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South Africans opt for values over value

TRENDAFRiCA August 4, 2014

As the world headed into the recession, most people thought that the tightening credit restrictions would lead to a slackening value system. However, the opposite occurred and economic restraint has led to bolstered values.

Consumers have to think more carefully about what they buy, and this had led to taking greater stock of what really matters on a personal level, and on a global level. Social connection is being based on values rather than on material value. To be a winning brand, value for money, quality, and a commitment to a sound ethical strategy that promotes sustainability are important. Cheap and nasty or expensive and nasty are not the order of the day for the critical consumer.

These are some of the findings from research company, Ask Afrika’s studies into consumer attitudes and preferences through its ICON Brands survey.

The general mind state and emotional tone of the country will impact powerfully on consumer behaviour and trends. To gain ‘iconic’ status, a brand has to be accessible to all South Africans across all racial, socio-economic, language, cultural, and demographic divides. The survey therefore reveals insights that accurately represent the current local consumer landscape and can be generalised to the entire population, says Sarina de Beer, managing director of Ask Afrika.

“South African citizens find themselves at an interesting junction at this point in history. The attitudinal milieu is facing a dichotomy, on the one hand there is are still celebratory undertones of freedom, emancipation, access, aspiration, empowerment, and social mobility, and on the other hand there is rising discontent,” said Sarina de Beer, MD of Ask Afrika.

State of the nation

The democracy is still in its infancy and through a retrospective lens, Ask Afrika finds that South Africans are still celebrating the rainbow nation, and the lives of millions have improved since 1994: consumer confidence is up, and South African’s have some appreciation of how bad things can be with the influx of migrants from war torn or economically stressed states in the rest of Africa. However, unemployment in South Africa remains stagnant at 25% from the 23% in 1994; 70% of the unemployed are youths under the age of 34. Many South African’s continue to face economic hardship and brands must relate to the status quo with a balanced perspective, the research house advises.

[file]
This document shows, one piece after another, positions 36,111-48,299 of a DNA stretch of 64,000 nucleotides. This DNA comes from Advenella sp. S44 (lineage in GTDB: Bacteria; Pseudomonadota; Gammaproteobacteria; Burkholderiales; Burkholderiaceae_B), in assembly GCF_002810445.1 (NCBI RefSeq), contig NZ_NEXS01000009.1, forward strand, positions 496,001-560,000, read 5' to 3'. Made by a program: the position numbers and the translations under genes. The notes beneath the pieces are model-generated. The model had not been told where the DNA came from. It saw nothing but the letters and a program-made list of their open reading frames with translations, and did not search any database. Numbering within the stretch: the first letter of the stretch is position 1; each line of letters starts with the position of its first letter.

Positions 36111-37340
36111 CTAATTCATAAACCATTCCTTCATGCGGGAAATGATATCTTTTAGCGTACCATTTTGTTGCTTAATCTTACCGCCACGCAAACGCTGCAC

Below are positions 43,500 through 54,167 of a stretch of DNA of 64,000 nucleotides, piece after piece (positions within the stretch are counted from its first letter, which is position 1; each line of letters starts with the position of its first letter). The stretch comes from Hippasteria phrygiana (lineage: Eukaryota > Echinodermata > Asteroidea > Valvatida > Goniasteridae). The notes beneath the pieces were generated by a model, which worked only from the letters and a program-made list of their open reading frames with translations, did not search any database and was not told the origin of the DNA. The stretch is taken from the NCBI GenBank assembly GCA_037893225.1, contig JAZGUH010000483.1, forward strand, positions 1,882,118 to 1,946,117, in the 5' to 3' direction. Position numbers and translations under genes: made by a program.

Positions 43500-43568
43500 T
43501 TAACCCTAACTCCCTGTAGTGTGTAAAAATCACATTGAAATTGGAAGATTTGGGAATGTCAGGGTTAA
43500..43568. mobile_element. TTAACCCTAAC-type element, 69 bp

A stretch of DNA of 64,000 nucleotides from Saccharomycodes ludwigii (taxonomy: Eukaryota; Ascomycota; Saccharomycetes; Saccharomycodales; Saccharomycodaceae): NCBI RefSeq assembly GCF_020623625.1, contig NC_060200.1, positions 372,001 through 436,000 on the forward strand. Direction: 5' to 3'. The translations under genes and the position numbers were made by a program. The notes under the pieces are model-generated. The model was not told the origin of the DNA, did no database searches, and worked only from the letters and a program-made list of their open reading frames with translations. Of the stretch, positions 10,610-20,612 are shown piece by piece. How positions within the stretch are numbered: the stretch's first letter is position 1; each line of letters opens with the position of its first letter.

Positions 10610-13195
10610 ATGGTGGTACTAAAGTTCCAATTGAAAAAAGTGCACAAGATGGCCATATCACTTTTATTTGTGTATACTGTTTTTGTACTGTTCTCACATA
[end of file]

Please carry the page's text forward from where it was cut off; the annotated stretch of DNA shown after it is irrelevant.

The South African consumer context creates a plausible cause to indulge. The Ask Afrika ICON Brands winning results show that there is an increase in escapism and a bigger spend on leisure activities, travel, and particularly on fast foods and at restaurants. At the same time, social capital growing in significance, consumers are asking what brands are giving back to society.

“External validation is the driving force behind utopian behaviour, people are not necessarily being more internally virtuous but they are supporting causes and it is important to be seen as doing good. The up side of this is that to appear to be doing good usually involves actually doing some good. Consumers want to engage with brands that promote their utopian ideals and image of being a concerned and responsible citizen,” added De Beer.

Consumers’ emotional states have a direct impact on how they rate service and quality in products. The good news is that 2% more of the South African population is happy this year, as compared to last year. The not such good news is that only 56% of the population say that they are happy. There is a trend to appear happy in selfies on social media, to show photos of a happy family holiday. Perhaps some of the facade of happiness will rub off and translate into true happiness?

Quality of life

Despite the satisfying of pleasure principals already mentioned as a reward for tough times, South Africans are wanting to connect more. This is good news for tele-communications and network providers. Consumers are seeking out a better quality of life, more people are buying pets, there has been an increase in the uptake of financial services, and a focus on DIY and gardening.

South Africans are valuing flexible working hours and managing their own time. Routines based around three meals a day are disintegrating, people are eating on the move, and when they feel hungry. They shop when it is convenient for them. Individual choice and preference is becoming more important. Consumers want a say as to what ingredients are in their food, and under what conditions products are produced.

Brands which shift the focus from aspirational to inspirational brand messaging, and which showcase their brand identity through values with which consumers identify, will be the brands which can sustain over time, according to Ask Afrika.

 

Source: Ask Afrika

 

 

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